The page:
There are approaches you can take for an active and enjoyable sex life. If you have a partner, talk openly with them about the changes you are experiencing, and try not to blame yourself or your partner. Take time to enjoy each other and to understand the changes you both may be facing. This time in your life can be an opportunity to form more intimate bonds and explore your sexual relationship in a new way.

You may also find it helpful to talk with a therapist, either alone or with your partner. Some therapists have special training in helping people with sexual problems. If you sense changes in your partner’s attitude toward sex, don’t assume they are no longer interested in you or in having an active sex life with you. Many of the things that cause sexual problems in older adults can be rectified.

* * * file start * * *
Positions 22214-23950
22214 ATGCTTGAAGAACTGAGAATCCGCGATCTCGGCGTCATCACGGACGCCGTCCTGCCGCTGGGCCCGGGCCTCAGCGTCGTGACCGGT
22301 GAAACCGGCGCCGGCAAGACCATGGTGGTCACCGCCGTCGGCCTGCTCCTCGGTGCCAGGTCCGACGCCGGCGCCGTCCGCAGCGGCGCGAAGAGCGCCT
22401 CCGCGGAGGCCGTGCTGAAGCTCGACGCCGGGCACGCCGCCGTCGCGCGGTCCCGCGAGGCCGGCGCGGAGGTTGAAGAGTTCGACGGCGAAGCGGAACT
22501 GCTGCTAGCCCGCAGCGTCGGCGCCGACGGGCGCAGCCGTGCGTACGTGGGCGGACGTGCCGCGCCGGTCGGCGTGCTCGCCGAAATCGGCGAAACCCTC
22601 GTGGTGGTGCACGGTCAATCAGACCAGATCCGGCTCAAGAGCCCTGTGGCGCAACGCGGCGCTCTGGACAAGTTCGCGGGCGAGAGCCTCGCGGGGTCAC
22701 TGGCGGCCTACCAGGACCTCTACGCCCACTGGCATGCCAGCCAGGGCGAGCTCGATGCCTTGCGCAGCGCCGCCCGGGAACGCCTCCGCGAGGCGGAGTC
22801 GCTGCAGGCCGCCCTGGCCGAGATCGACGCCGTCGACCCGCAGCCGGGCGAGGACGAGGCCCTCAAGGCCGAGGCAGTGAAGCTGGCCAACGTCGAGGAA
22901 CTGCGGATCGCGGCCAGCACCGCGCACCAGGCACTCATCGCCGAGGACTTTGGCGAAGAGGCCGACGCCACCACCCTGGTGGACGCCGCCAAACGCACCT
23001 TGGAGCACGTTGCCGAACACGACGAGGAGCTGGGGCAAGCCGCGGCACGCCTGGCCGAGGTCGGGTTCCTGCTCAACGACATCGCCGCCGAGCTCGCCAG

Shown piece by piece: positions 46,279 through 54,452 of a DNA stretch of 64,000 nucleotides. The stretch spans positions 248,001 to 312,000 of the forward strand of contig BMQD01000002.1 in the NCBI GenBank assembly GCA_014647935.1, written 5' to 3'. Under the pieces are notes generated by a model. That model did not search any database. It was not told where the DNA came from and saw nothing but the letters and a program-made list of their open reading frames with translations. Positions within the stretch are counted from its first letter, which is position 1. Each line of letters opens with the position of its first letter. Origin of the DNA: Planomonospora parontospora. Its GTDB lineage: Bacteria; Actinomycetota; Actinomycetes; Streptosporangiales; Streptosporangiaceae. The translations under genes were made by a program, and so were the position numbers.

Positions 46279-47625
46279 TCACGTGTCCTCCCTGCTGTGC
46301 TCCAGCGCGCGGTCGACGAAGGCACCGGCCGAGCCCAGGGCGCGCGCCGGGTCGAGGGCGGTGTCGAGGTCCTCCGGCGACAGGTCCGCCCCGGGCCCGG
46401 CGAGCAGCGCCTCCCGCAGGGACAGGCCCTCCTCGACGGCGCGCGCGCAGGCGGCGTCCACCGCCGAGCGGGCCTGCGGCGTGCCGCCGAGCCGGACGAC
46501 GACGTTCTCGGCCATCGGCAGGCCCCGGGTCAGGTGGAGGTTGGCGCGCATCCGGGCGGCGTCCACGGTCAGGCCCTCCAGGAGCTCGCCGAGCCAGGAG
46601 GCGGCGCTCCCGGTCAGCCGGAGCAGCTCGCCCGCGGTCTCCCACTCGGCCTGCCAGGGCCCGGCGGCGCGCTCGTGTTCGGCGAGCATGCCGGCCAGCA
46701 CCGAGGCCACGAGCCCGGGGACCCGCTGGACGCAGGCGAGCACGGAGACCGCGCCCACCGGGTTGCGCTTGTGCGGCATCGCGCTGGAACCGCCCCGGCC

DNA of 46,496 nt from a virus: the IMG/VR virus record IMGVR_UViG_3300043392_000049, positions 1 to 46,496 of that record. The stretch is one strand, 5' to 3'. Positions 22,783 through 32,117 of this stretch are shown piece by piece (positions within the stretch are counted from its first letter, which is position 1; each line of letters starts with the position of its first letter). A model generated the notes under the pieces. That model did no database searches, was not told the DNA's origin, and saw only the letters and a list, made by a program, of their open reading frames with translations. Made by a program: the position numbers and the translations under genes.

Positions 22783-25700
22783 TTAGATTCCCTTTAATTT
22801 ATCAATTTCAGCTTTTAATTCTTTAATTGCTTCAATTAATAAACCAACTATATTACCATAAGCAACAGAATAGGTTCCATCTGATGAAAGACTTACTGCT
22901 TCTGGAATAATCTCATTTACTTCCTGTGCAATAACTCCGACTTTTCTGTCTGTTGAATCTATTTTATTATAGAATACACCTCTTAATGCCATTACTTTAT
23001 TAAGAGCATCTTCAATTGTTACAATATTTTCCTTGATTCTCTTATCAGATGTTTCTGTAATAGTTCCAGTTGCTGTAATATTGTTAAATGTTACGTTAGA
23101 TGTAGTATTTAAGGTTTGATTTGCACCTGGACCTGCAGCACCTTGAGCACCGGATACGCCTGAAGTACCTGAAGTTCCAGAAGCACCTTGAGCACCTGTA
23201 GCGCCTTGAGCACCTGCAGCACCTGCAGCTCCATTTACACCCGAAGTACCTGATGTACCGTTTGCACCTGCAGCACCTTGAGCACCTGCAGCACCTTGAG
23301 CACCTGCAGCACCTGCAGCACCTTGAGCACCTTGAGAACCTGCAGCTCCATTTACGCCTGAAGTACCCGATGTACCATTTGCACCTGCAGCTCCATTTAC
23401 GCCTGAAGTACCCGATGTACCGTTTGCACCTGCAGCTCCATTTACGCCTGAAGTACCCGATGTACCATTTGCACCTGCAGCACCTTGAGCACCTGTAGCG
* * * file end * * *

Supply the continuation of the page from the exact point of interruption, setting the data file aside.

For example, if you are experiencing pain due to vaginal dryness, your health care professional or a pharmacist can suggest over-the-counter lubricants or moisturizers to use. Water-based lubricants can be used to make sex more comfortable, whereas moisturizers can be used regularly over time to replenish moisture and reduce dryness. Your provider also might suggest prescription hormones, such as a vaginal estrogen, or nonhormone medications that are also approved by the U.S. Food and Drug Administration to treat painful sex.